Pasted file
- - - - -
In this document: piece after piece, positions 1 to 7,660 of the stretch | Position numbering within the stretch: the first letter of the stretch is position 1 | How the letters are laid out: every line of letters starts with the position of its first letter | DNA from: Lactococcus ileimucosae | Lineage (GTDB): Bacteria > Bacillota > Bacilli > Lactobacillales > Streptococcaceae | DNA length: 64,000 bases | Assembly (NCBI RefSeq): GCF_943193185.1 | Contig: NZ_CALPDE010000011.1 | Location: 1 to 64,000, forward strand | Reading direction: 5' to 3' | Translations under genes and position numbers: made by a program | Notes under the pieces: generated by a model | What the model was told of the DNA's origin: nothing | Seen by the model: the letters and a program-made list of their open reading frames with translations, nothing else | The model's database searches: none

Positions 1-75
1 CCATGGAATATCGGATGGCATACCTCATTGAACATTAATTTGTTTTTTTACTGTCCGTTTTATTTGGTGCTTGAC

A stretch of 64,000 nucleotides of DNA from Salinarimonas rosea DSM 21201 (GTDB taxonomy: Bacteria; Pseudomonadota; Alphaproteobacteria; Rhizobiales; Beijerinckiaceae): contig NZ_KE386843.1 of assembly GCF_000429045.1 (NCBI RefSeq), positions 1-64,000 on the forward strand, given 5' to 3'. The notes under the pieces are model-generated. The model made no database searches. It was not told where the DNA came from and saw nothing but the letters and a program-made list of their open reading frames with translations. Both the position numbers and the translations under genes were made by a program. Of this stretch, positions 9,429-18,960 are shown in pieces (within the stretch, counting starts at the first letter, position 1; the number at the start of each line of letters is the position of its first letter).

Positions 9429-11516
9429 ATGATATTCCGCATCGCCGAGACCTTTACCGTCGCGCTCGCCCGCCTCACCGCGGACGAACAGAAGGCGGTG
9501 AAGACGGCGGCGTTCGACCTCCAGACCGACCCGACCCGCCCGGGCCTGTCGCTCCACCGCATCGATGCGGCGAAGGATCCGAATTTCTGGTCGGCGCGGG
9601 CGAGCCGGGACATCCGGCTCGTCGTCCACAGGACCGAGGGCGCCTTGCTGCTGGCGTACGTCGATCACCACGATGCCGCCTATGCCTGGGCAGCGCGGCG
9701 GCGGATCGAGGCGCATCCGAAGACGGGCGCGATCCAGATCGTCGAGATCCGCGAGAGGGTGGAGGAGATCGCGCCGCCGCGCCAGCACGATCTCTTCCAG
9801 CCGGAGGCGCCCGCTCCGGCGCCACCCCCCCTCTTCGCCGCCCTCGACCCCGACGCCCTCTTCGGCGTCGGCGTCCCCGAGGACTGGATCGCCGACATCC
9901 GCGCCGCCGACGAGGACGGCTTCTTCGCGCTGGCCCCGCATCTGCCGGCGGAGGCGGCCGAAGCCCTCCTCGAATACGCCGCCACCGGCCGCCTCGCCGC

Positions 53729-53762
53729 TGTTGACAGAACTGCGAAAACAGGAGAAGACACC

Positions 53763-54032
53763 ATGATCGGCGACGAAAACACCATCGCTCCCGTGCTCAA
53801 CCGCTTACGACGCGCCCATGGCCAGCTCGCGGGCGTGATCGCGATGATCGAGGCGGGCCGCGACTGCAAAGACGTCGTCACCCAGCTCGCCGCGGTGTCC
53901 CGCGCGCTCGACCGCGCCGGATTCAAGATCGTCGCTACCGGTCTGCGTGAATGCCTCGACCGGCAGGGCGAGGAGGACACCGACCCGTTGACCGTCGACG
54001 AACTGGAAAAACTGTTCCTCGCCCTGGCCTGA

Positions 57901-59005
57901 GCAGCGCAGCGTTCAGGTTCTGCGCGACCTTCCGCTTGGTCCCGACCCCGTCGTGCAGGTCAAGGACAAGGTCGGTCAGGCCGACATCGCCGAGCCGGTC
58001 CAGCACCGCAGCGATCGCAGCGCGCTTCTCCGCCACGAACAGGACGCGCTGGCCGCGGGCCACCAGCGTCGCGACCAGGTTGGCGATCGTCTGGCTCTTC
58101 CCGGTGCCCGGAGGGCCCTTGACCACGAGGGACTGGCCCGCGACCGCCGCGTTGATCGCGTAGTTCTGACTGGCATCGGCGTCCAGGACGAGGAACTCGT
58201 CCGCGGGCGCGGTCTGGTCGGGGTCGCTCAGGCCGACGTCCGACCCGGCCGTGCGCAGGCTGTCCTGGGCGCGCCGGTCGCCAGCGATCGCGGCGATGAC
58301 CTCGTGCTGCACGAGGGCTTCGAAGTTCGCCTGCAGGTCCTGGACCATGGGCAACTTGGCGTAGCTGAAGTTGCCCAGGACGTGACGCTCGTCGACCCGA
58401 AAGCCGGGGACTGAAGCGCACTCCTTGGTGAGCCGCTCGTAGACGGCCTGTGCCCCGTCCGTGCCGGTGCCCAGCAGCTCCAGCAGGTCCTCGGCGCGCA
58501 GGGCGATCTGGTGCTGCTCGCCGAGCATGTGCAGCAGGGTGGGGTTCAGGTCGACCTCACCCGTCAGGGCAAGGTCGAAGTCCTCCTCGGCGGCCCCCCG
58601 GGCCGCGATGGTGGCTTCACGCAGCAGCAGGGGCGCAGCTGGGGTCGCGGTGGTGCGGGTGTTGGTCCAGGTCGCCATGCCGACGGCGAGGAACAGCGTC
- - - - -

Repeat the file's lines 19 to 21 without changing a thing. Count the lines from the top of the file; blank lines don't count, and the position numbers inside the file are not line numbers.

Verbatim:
Positions 57901-59005
57901 GCAGCGCAGCGTTCAGGTTCTGCGCGACCTTCCGCTTGGTCCCGACCCCGTCGTGCAGGTCAAGGACAAGGTCGGTCAGGCCGACATCGCCGAGCCGGTC
58001 CAGCACCGCAGCGATCGCAGCGCGCTTCTCCGCCACGAACAGGACGCGCTGGCCGCGGGCCACCAGCGTCGCGACCAGGTTGGCGATCGTCTGGCTCTTC